In this PhD project two worlds were brought together: the world of the traditional musical instruments and the world of technology. This was achieved via an interactive music system, called the "Music Paint Machine" (MPM), which is designed to support and enrich instrumental music teaching and learning. The MPM allows a musician to create a digital painting by playing music with a (traditional) musical instrument in combination with various body movements. Properties of the music (for example pitch, loudness) and of certain movements (for example twisting, bending) are converted into visual properties (for example, a vertical position on the digital sign sheet, thickness of a line or point).
The research question of the project was as follows:
How and to what degree can an interactive music system contribute to the development of an embodied understanding of music when learning how to play a musical instrument?
Addressing this research question resulted in three parts: a teaching, a technological and an empirical part. The educational component starts from a number of criticisms formulated in the literature on traditional education and continues with proposing an embodied-constructivist approach to instrumental music learning and teaching. The technological part starts from existing systems with their advantages and disadvantages and concerns the development of the Music Paint Machine (concept, software and hardware). The empirical part involved the experiments performed with the Music Paint Machine and the development of a methodological framework.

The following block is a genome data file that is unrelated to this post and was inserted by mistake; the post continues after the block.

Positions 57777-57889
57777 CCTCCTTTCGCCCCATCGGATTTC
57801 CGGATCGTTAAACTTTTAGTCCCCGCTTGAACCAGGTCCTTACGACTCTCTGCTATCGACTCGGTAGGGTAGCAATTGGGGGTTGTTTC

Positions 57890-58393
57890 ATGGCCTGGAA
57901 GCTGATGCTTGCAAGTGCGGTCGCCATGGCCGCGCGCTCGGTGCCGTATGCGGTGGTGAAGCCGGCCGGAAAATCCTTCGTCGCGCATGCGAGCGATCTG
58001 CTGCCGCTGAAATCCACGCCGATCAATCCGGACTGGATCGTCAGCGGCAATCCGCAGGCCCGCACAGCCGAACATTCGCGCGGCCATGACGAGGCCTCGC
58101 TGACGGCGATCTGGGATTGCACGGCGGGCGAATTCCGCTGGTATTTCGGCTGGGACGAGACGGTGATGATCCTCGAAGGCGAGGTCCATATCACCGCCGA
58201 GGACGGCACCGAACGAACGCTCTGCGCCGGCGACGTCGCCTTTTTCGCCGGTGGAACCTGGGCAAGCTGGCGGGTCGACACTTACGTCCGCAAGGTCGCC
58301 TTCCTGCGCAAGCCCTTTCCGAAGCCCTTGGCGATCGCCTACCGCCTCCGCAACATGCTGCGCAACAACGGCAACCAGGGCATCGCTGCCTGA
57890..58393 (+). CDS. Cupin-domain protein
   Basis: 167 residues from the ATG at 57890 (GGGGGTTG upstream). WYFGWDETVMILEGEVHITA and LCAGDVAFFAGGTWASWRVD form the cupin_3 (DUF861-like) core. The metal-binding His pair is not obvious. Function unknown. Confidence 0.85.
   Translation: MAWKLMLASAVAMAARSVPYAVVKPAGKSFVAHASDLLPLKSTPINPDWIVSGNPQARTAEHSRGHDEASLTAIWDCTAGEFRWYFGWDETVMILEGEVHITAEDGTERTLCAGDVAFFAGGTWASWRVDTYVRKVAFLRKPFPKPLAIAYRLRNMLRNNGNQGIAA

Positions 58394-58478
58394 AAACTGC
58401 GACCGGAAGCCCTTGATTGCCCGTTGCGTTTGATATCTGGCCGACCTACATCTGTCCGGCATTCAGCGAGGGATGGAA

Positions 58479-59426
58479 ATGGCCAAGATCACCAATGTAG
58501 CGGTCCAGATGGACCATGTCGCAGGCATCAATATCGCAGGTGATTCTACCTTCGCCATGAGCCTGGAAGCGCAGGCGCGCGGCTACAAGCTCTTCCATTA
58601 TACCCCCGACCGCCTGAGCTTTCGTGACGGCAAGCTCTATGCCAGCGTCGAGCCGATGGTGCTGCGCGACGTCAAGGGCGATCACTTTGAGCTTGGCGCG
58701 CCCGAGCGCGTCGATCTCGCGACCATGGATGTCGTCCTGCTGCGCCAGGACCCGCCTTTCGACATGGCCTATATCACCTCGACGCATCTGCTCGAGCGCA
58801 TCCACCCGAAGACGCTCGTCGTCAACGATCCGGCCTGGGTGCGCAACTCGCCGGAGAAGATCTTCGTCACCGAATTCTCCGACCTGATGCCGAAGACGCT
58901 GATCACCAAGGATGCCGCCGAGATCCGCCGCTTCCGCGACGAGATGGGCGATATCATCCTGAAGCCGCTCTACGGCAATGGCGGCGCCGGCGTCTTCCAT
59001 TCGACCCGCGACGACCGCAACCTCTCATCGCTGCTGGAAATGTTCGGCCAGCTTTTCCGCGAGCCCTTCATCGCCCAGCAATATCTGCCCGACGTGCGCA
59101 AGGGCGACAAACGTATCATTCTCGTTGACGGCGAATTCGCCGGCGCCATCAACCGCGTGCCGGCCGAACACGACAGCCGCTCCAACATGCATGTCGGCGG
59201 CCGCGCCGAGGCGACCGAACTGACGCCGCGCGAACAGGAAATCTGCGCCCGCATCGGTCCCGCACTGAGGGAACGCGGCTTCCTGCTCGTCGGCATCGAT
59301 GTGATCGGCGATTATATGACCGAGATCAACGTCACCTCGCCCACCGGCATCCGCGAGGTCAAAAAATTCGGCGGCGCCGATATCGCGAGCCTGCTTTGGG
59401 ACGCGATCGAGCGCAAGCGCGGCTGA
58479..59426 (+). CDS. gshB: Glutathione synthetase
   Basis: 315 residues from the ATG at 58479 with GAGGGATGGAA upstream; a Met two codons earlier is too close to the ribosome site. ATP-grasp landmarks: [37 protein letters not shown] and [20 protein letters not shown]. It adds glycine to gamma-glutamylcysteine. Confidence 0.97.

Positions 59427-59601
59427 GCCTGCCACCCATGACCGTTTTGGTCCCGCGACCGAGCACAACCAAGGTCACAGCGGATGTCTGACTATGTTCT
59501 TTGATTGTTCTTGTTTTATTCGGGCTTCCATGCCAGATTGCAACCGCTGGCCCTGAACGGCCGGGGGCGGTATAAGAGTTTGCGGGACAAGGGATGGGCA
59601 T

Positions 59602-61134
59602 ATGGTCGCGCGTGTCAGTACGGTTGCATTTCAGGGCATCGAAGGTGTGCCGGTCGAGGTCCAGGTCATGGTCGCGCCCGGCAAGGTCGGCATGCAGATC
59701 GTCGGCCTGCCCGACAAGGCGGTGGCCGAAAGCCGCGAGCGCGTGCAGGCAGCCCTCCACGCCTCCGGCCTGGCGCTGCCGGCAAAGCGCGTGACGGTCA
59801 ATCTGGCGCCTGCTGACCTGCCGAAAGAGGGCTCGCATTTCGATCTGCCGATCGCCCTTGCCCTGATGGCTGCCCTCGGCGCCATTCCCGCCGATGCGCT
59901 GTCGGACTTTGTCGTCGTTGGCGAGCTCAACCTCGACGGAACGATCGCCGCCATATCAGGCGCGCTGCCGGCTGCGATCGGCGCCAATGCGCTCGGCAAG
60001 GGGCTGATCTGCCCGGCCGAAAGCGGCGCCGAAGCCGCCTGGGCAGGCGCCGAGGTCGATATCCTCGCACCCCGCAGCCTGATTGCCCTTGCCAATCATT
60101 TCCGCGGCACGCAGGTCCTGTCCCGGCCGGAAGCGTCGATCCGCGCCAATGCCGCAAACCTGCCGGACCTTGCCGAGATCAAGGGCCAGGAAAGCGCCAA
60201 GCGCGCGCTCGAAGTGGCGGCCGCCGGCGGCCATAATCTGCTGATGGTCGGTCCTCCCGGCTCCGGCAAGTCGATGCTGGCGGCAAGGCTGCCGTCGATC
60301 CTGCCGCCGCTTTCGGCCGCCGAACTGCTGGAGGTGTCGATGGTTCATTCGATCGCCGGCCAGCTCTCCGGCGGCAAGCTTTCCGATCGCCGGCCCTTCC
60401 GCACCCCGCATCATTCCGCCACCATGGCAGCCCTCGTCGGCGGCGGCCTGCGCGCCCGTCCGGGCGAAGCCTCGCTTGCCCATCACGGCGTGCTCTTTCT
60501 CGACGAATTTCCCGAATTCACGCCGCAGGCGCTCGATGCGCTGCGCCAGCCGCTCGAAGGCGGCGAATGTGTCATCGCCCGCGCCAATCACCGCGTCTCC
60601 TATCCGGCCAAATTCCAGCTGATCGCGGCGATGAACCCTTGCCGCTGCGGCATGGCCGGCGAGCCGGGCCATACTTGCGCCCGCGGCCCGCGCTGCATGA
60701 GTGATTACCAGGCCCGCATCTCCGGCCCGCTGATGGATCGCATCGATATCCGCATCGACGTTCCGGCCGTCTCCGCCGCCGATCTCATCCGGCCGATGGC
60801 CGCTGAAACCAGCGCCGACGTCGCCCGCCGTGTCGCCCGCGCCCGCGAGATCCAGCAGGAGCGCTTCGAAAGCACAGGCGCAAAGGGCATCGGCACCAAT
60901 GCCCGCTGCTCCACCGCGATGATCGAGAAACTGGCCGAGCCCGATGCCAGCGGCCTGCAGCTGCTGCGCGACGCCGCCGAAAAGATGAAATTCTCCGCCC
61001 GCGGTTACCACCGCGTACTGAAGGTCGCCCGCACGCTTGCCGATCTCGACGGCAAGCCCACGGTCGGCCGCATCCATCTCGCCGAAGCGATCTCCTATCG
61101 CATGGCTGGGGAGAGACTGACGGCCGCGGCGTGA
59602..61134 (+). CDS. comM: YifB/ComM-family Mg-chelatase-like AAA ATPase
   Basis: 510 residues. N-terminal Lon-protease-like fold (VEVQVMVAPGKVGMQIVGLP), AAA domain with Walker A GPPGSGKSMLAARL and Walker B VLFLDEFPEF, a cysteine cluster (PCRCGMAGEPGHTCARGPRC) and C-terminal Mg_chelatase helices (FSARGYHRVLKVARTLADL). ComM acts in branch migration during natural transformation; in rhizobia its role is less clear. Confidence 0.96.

English summary of the thesis: http://summary.musicpaintmachine.be (use arrows to brows through the text!)